Food Poll

grocery1Help me out here. I am doing a very informal poll amongst those of us who do the shopping, or most of it,  for the family. How much do you spend per person per week just on food. Please say if you are kosher, vegetarian etc. How many meat meals per week do you serve? What is the age spread of the people in your house? If you have teenagers – how do you manage to keep them fed? Do boys eat more than girls? What is your cheapest meal to make, but that satisfies all the people in your house? Do the kids eat school lunches, or do they pack a lunch? Is there anything else you want to add – any tips and tricks?

Edited to Add – please pop over to fill out the Jewish Economics Survey, and check out the posts on SerandEz about the economic future of the Jewish Community.

Bookmark and Share

Post Written by

No Comments

  1. Ron says:

    On average I spend about 250$/week on groceries. We are kosher and omnivorous. Large portion of the food bill goes to meat/chcken :)

    People normally take lunches – boys eat more than girls. I have one of each and both are teenagers – late teens and my daughter is fast approaching 20.

    Every so often we do a meat order and can spend $400+ on just meat – though this is usually steaks and specialty cuts.

    My son’s lunch is usually 2 sandwiches, at least 4 pieces of fruit and whatver else I decide to throw in. Today ot was chocolate chip cookies.

    My wife usually gets a yougurt/cottage for mid morning snack, leftover whatever and a piece of fruit for mid-afternoon snack.

    My daughter is harder and it is usually a collection of odd bits fruit, snack bars (granola), cheese, instant soup, etc.

    hth

  2. we spend about $150 a week for two people ages 26 and 27. I don’t think I eat any more or less than my husband. Not kosher, not vegetarian. That equals to about 14 dinners 10 lunches (i usually eat lunch at my job and just buy something, but B eats at home every day) and maybe 3-4 breakfasts (We’re not really breakfast people) + snacks. We have meat at almost every dinner, and B eats meat for almost every lunch too.

    The cheapest meal is hard to say…maybe bean burritos (black beans, brown rice, cheese, hot sauce, wrap. Maybe bbq chicken legs + rice. Our homemade pizza is pretty cheap, and we each put our own toppings on our part of the pizza so everyone likes it…

  3. The Jewish Economic Survey over at serandez.blogspot.com would also like to know peoples numbers. thanks for all your help

  4. Don’t have the current numbers handy but will answer other questions.
    Kosher, 3-4 meat meals/week.

    What is the age spread of the people in your house? 5-19, 19yo mostly in yeshiva and 13yo gets one meat meal at school.
    If you have teenagers – how do you manage to keep them fed? With difficulty.
    Do boys eat more than girls? YES
    What is your cheapest meal to make, but that satisfies all the people in your house? Spaghetti with vegetarian tomato spicy sauce. But not even beans there. No animal protein is really cheap including cheese, chicken is cheaper here than there. They all like homemade pizza. 19yo is picky eater. Stir-fried vegetables are good, simple potato casserole with tomato sauce and soft white cheese. Spaghetti and chili with ground turkey. Vegetable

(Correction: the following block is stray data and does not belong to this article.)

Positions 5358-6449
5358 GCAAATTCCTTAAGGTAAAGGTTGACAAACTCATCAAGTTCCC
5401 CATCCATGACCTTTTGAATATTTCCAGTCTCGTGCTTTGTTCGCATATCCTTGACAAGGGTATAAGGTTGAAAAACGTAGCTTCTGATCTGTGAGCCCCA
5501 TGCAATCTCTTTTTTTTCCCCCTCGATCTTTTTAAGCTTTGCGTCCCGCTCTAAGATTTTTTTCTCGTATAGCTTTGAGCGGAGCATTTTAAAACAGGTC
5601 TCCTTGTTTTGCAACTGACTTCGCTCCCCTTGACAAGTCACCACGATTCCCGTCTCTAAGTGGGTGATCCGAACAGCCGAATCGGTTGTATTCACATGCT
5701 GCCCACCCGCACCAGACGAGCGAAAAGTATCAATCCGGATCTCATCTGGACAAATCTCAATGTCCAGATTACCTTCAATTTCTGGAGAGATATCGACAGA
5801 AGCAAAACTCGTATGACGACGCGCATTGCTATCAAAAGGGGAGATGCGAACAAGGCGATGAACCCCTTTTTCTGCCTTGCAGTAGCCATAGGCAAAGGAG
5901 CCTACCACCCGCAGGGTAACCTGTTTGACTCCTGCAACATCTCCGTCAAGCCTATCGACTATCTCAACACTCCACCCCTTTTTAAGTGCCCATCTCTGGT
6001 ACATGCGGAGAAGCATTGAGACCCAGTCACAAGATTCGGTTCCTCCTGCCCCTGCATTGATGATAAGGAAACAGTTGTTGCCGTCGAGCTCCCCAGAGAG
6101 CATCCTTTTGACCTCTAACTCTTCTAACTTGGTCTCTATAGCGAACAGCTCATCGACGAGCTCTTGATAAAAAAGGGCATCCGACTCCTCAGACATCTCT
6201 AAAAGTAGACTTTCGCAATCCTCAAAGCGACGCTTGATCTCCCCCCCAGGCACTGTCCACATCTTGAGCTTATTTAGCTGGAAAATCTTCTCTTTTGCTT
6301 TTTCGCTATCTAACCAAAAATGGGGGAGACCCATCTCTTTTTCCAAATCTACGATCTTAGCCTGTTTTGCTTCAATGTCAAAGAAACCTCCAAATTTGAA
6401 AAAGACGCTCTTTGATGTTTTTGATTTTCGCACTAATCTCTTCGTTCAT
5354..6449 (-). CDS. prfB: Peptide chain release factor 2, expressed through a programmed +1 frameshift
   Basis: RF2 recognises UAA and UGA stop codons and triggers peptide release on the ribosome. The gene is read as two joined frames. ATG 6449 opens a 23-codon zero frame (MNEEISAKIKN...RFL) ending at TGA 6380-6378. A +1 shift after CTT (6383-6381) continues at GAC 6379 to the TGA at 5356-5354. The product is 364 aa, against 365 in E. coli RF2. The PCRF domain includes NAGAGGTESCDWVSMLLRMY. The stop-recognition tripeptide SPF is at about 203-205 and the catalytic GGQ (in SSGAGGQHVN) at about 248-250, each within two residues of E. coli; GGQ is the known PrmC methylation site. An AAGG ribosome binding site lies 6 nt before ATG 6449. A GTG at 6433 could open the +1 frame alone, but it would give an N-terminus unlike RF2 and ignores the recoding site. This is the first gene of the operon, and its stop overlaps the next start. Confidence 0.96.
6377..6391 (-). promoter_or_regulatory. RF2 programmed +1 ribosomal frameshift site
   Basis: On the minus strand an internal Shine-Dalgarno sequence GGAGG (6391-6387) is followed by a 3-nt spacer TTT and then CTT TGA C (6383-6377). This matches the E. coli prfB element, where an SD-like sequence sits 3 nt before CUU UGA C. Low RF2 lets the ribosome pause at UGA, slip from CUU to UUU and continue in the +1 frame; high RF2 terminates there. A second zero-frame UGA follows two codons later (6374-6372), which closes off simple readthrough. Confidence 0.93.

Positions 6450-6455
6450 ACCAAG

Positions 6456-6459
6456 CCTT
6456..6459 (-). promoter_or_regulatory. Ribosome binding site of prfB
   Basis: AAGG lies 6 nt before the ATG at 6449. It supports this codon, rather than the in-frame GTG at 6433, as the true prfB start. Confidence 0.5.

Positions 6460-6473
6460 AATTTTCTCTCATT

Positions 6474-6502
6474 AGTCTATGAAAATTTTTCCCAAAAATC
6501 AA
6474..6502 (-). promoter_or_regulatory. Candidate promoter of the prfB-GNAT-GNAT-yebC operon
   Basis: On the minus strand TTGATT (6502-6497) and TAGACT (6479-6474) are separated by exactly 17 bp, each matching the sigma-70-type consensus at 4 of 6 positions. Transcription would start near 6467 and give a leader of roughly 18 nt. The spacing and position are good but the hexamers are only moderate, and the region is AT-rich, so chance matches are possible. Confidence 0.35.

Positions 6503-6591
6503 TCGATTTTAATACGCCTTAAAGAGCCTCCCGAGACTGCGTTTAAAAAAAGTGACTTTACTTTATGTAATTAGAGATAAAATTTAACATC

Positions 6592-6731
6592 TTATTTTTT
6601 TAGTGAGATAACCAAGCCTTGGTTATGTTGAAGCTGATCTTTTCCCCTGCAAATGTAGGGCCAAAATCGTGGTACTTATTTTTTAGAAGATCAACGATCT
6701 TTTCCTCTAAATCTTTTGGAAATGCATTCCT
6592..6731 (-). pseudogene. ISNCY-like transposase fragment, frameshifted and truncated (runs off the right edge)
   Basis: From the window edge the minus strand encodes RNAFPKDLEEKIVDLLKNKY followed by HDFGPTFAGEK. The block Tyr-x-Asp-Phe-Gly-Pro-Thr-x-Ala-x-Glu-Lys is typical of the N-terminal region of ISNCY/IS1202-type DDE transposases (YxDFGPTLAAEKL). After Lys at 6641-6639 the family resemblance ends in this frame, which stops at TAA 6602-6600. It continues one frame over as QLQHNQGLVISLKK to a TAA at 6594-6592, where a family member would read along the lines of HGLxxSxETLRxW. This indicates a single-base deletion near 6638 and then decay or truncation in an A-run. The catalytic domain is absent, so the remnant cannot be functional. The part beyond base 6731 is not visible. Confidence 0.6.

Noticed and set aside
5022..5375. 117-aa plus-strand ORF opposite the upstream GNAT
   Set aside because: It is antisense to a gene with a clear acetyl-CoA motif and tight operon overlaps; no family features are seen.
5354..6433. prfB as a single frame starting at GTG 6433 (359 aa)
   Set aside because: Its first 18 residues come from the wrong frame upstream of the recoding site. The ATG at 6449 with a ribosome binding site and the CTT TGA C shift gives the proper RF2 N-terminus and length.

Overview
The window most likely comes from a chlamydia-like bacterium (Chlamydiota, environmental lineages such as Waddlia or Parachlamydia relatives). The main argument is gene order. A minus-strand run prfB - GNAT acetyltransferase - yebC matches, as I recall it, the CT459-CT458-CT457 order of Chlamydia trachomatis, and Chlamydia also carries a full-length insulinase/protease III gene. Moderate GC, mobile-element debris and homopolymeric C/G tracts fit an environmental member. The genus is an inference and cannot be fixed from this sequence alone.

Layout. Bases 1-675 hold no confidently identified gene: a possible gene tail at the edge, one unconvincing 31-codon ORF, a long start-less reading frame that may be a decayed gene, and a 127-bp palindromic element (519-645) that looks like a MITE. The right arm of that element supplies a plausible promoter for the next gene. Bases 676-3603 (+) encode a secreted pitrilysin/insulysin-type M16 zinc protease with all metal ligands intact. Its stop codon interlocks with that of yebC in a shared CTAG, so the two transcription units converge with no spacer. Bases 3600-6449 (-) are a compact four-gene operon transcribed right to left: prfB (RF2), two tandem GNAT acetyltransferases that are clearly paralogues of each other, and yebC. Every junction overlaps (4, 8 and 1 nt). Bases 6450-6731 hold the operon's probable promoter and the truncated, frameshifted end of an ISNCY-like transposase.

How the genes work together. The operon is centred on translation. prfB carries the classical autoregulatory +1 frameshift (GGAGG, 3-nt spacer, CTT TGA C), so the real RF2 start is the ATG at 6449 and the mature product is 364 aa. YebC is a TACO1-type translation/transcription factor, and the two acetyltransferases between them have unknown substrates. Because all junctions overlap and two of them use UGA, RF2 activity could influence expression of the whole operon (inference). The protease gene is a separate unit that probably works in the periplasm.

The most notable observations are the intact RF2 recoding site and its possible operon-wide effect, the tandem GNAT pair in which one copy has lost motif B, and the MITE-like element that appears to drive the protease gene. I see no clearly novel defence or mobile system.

Do the kids eat school lunches, or do they pack a lunch? One gets lunch at school.
    Is there anything else you want to add – any tips and tricks? I’m posting a recipe for homemade tortillas tomorrow. More tips in my next comment.

  5. How to feed a large family as cheaply as possible:
    Stretch animal protein with vegetables, beans and whole grains: Think chili, chumus, meatloaf, rich soups.
    Calculate which items pay the most to make yourself, like challah. Then learn how to do it efficiently
    Serve oatmeal, tortillas, waffles for breakfast and avoid boxed cereals like the plague.
    Don’t buy snack food or soft drinks, drink only water. If you must, buy a limited quantity and make it a special treat.
    To save time, batch cook, but this is hard with a houseful of teens. I prefer to rotate different cooked foods.
    Make kids clean up after themselves, do chores, and have them work with you in the kitchen. Soon they’ll learn to make their favorites.
    Look at what you buy and see if, healthwise, you are getting value for your money. Sometimes the more expensive item is worth the price, as in whole wehat flour.. Other times you are paying good money for food that is really harmful, like cornflakes.

  6. How to feed a large family as cheaply as possible:
    Stretch animal protein with vegetables, beans and whole grains: Think chili, chumus, meatloaf, rich soups.
    Calculate which items pay the most to make yourself, like challah. Then learn how to do it efficiently
    Serve oatmeal, tortillas, waffles for breakfast and avoid boxed cereals like the plague.
    Don’t buy snack food or soft drinks, drink only water. If you must, buy a limited quantity and make it a special treat.
    To save time, batch cook, but this is hard with a houseful of teens. I prefer to rotate different cooked foods.
    Make kids clean up after themselves, do chores, and have them work with you in the kitchen. Soon they’ll learn to make their favorites.
    Look at what you buy and see if, healthwise, you are getting value for your money. Sometimes the more expensive item is worth the price, as in whole wehat flour.. Other times you are paying good money for food that is really harmful, like cornflakes.
    Oops…forgot to say great post! Looking forward to your next one.

Leave A Reply